I think to stand alone, it's too complicated. Some tutorials about Linux I have ever found on the internet have been obsolete(outdated) and irrelevant so it needs to be updated so as not to confuse for newcomers.

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the problem nowadays is that many applications still depend on Systemd, so devuan might not be an option for a distro like Zorin


Red Hat has had a long-term aim to be rid of /etc - then your choices would be limited even further!

yeah, for example, the Wayland protocol in of itself for a long time had a hard-dependency on Systemd as well, until one of the devs basically said "this sucks" and made a library to handle the same things on non-systemd systems

That's correct but it's much "faster" than other so called rolling releases and upgrading is as easy as drinking a glass of water.

Apart from that, I'd stick to Ubuntu but this decision is up to the developers...

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but why is fedora so easy to update it? I never tried it but I am curios to know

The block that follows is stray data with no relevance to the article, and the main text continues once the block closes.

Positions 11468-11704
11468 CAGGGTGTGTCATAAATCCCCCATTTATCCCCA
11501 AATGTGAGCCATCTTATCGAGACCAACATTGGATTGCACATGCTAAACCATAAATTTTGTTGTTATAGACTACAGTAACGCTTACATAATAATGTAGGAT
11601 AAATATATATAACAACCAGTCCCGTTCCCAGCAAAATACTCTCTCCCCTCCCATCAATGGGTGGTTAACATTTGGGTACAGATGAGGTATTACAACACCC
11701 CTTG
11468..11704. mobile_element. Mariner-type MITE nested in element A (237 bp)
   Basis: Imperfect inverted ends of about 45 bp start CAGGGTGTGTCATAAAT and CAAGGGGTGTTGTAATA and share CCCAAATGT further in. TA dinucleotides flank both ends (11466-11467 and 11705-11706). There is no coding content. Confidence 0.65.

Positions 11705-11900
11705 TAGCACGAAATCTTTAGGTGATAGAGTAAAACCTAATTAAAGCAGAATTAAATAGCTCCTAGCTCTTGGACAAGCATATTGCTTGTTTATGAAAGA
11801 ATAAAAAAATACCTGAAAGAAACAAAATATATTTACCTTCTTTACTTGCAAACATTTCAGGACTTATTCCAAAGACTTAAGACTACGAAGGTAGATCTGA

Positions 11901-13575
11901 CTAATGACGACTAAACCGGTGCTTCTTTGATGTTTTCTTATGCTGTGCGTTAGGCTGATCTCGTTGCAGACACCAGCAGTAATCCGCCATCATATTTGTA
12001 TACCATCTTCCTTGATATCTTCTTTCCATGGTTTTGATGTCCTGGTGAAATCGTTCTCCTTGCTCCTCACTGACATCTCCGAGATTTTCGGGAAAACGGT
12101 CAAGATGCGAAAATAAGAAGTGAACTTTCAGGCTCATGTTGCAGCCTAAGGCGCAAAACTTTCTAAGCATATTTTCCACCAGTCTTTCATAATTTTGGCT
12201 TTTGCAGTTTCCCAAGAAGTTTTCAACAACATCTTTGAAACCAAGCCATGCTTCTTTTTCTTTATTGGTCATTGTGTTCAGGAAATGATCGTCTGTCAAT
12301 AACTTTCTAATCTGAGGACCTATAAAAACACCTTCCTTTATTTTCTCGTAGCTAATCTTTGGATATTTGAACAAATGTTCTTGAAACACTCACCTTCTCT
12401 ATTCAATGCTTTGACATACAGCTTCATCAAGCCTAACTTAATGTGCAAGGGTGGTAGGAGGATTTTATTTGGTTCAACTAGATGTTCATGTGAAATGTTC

Fedora is quite good with user experience

They generally adapt new technology fast, and even bring some of their own before anyone else, specifically:

  • Offline updates
  • their own DNF plugin to update from one release to another

Offline updates

Offline updates applies updates to software packages (which aren't user applications) after a reboot (and only if the user asked for it!)
This prevents applications from breaking because of updated dependencies
Flatpak is updated seperately and without a reboot

Their DNF plugin

Fedora allows you to up/downgrade releases through a DNF plugin, though, they also implemented that DNF plugin into GNOME-Software and I think Discover too, allowing you to see a new release from there, it's changelogs, and then to update to that new release

You can try it right now on Fedora 35 to upgrade to Fedora 36 (in-dev) by running the following for example:

sudo dnf system-upgrade --releasever="36"

or by just waiting for it's full release, when it will show up in your software frontend :slight_smile:

I am trying fedora on my old laptop. one thing that seems confusing to me, compared to zorin, is the software center. a lot of apps are missing there. why so and how can the list of apps be expanded?